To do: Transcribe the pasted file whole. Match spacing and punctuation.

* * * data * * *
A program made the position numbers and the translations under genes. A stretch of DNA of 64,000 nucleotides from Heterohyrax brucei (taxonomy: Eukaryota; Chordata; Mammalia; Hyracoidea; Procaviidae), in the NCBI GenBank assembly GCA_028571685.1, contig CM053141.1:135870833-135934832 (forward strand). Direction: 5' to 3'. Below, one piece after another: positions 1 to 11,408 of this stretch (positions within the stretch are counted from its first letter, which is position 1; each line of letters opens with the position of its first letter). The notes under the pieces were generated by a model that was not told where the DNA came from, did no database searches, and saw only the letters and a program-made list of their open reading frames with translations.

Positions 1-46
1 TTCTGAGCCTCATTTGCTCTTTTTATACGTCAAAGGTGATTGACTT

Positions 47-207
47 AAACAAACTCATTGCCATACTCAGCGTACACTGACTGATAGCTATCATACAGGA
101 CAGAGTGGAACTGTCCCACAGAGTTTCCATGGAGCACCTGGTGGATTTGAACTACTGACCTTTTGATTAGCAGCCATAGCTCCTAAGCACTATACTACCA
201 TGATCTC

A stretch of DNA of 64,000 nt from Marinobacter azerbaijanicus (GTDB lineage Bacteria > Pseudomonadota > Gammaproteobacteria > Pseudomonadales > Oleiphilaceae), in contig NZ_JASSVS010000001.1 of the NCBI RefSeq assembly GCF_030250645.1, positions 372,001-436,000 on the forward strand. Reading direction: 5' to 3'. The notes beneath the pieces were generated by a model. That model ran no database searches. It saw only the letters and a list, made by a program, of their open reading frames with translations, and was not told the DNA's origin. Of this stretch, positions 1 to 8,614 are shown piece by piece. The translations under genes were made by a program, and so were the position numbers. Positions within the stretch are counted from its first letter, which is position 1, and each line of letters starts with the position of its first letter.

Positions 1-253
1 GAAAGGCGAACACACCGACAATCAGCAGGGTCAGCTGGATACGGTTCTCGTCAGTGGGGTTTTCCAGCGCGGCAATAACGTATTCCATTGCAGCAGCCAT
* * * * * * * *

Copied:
A program made the position numbers and the translations under genes. A stretch of DNA of 64,000 nucleotides from Heterohyrax brucei (taxonomy: Eukaryota; Chordata; Mammalia; Hyracoidea; Procaviidae), in the NCBI GenBank assembly GCA_028571685.1, contig CM053141.1:135870833-135934832 (forward strand). Direction: 5' to 3'. Below, one piece after another: positions 1 to 11,408 of this stretch (positions within the stretch are counted from its first letter, which is position 1; each line of letters opens with the position of its first letter). The notes under the pieces were generated by a model that was not told where the DNA came from, did no database searches, and saw only the letters and a program-made list of their open reading frames with translations.

Positions 1-46
1 TTCTGAGCCTCATTTGCTCTTTTTATACGTCAAAGGTGATTGACTT

Positions 47-207
47 AAACAAACTCATTGCCATACTCAGCGTACACTGACTGATAGCTATCATACAGGA
101 CAGAGTGGAACTGTCCCACAGAGTTTCCATGGAGCACCTGGTGGATTTGAACTACTGACCTTTTGATTAGCAGCCATAGCTCCTAAGCACTATACTACCA
201 TGATCTC

A stretch of DNA of 64,000 nt from Marinobacter azerbaijanicus (GTDB lineage Bacteria > Pseudomonadota > Gammaproteobacteria > Pseudomonadales > Oleiphilaceae), in contig NZ_JASSVS010000001.1 of the NCBI RefSeq assembly GCF_030250645.1, positions 372,001-436,000 on the forward strand. Reading direction: 5' to 3'. The notes beneath the pieces were generated by a model. That model ran no database searches. It saw only the letters and a list, made by a program, of their open reading frames with translations, and was not told the DNA's origin. Of this stretch, positions 1 to 8,614 are shown piece by piece. The translations under genes were made by a program, and so were the position numbers. Positions within the stretch are counted from its first letter, which is position 1, and each line of letters starts with the position of its first letter.

Positions 1-253
1 GAAAGGCGAACACACCGACAATCAGCAGGGTCAGCTGGATACGGTTCTCGTCAGTGGGGTTTTCCAGCGCGGCAATAACGTATTCCATTGCAGCAGCCAT